Personal finance and investing is just that: it's personal. From the day the first shares are bought, for the individual who surmises it's undertaking, the decisions made today will have everlasting impacts on not only the distant future of the investor but the investor's family for generations to come. Combine this with current uncertainty in the stock markets, housing markets and economy and you have effectively driven a wedge between the investor, his income and his family at large. Statistics abound in reference to how poorly managed the majority of American's finances are and it's no wonder with the abundance of securities that are available in today's markets.
Mutual funds and index funds have been triumphed as the "go to" investment vehicles for personal retirement savings and wealth building. In today's markets these securities are still very common and overall the performance and evaluation of index funds and actively managed mutual funds has come under scrutiny. By delving into the inner workings of these two securities with purpose of garnering further financial intelligence for the average investor, a comparison and contrasting of the two securities can be accomplished. Therefore, the following will be disclosed, dissected and detailed: the returns of actively managed mutual funds and index funds are historically similar in nature, the myriad of funds in the market provide varying degrees of risk and reward and that while managed funds typically have higher fees then index funds, each has been able prove over their individual abilities to achieve respectable gains and profitability over time.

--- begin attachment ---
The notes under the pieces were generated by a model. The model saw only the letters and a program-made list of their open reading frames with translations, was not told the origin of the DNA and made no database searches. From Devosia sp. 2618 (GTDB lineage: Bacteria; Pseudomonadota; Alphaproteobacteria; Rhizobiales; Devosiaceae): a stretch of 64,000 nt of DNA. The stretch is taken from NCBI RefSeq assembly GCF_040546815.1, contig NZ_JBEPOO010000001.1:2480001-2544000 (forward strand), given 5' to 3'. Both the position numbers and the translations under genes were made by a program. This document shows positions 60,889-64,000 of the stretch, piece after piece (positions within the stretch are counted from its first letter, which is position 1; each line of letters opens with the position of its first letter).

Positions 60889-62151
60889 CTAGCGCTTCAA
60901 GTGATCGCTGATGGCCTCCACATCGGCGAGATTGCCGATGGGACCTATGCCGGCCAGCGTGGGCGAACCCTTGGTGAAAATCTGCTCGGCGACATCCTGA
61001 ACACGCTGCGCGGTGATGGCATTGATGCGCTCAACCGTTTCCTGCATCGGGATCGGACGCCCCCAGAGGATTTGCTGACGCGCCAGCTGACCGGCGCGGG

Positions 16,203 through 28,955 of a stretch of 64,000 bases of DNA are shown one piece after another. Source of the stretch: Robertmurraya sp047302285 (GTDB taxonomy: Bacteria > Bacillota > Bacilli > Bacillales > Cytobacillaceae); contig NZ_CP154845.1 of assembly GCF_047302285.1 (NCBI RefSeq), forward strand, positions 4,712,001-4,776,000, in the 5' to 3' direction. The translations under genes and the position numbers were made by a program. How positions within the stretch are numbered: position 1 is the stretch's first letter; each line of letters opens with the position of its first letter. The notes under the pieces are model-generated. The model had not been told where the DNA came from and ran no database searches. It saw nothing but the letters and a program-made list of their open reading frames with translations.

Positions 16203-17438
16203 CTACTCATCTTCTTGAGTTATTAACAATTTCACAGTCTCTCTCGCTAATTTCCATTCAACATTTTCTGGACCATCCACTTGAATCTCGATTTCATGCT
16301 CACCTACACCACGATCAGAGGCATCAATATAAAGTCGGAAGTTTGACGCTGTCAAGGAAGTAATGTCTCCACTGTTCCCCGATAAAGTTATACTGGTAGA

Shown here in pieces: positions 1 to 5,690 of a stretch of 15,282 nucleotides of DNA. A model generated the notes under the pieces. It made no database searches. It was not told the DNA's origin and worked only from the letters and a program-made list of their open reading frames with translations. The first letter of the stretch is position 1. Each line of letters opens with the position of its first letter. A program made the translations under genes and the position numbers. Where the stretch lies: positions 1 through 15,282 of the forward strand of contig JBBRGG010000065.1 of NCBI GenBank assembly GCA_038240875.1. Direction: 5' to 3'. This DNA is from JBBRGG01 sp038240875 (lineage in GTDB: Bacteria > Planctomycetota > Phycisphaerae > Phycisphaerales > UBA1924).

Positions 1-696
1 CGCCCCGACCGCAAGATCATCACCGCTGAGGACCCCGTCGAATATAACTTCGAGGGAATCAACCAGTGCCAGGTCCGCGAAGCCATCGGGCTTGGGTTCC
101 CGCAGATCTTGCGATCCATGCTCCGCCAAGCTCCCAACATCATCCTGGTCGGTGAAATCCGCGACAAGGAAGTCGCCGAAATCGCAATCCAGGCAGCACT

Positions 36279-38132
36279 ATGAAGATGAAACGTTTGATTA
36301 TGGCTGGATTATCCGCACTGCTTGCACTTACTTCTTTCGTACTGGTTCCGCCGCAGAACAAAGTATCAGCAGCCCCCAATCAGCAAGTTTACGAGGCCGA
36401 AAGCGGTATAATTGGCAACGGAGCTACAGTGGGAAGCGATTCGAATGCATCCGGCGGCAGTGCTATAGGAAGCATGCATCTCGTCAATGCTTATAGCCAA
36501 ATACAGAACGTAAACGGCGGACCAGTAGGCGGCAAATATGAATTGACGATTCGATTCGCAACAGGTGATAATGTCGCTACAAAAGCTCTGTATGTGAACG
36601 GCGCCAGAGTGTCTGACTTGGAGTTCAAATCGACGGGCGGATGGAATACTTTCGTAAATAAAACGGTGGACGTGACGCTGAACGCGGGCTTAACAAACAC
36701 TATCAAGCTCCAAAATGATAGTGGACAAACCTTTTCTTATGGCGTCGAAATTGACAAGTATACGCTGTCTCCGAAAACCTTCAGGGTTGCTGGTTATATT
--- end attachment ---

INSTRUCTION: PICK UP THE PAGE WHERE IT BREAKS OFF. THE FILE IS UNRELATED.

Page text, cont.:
Index funds and actively managed mutual funds have many similarities so for the purposes of clarification, definitions are provided below from the SEC. A mutual fund is "a company that pools money from many investors and invests the money in stocks, bonds, short-term money-market instruments, other securities or assets, or some combination of these investments." In comparison, the SEC defines an index fund as "a type of mutual fund whose investment objective is to achieve approximately the same return as a particular market index, such as the S&P 500 Composite Stock Price Index, the Russell 2000 Index of the Wilshire 5000 Total Market Index" (US SEC, 2008). By distinction of their very definitions a mutual fund is described as a pool of money from many investors while an index fund is merely a (significant) subset of a mutual fund. The main differences are brought to light when one considers each fund's objective, management style and return over time.
In the case of a managed mutual fund, the lead fund manager determines the goals of the fund. According to Stanford's Student Enterprise Investments Resource Center there are six basic types of mutual funds: equity funds (invested in stocks), fixed-income funds (invested in bonds), money market funds (MMF - reduced risk with low returns), balanced funds (a mix of the above),...